Ottawa and Toronto are talking about charging tolls to help reduce the massive subsidies we give road projects, a conservative idea that is finding little support from professional conservatives.
We made the first tentative move a couple of years ago, when our city council asked for permission to erect toll gates on Highway 174 at the eastern edge of Ottawa. It’s a former provincial highway, forcibly downloaded onto the city in the 1990s, and a meaningful percentage of the traffic on it comes from Clarence-Rockland and points east. Ottawa taxpayers pay for snowplowing and repaving and culverts and some councillors hoped to get the road’s other regular users to kick in.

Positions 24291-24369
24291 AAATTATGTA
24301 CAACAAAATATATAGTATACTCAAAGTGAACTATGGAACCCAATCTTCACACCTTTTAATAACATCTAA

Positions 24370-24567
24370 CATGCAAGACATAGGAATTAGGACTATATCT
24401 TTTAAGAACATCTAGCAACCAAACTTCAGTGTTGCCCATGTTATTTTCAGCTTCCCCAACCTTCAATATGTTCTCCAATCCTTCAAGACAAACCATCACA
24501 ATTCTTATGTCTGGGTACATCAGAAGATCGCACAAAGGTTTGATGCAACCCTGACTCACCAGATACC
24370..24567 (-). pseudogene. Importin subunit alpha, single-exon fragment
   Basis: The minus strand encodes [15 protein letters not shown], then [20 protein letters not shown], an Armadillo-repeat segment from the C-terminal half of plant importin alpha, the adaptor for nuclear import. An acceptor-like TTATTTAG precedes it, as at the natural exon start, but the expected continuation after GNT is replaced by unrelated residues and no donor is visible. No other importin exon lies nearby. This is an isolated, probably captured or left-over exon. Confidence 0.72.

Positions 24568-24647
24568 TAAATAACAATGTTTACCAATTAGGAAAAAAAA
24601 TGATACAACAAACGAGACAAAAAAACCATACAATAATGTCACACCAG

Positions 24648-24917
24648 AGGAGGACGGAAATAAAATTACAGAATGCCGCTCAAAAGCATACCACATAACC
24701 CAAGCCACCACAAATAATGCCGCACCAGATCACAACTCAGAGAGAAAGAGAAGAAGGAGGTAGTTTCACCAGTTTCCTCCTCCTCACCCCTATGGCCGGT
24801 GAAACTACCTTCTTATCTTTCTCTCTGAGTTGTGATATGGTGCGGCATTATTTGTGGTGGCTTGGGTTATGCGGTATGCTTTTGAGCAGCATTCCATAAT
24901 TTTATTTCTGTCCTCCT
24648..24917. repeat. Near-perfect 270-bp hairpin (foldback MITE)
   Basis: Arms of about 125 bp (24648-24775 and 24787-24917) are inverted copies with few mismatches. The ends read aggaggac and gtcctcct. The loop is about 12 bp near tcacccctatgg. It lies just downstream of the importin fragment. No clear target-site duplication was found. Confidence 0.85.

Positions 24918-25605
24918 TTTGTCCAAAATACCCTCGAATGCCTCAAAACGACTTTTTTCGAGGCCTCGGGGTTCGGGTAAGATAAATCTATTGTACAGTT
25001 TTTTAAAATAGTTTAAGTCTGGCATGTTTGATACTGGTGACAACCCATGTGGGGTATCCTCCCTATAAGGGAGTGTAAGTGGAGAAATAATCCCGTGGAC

Brown bangs on about how expensive electricity is these days but has no plan for making it less so, any more than the Liberals or New Democrats do. We had him in our newsroom this week for a sit-down meeting and he repeated what purports to be a plan but isn’t: Stop privatizing Hydro One, stop signing new green-energy contracts and restore municipal planning authority over where new wind and solar farms go. Only not signing new generation contracts has much to do with prices — and at best, it’ll head off future increases.http://ottawacitizen.com/opinion/columnists/reevely-jim-watson-and-john-tory-become-unlikely-champions-of-road-tolls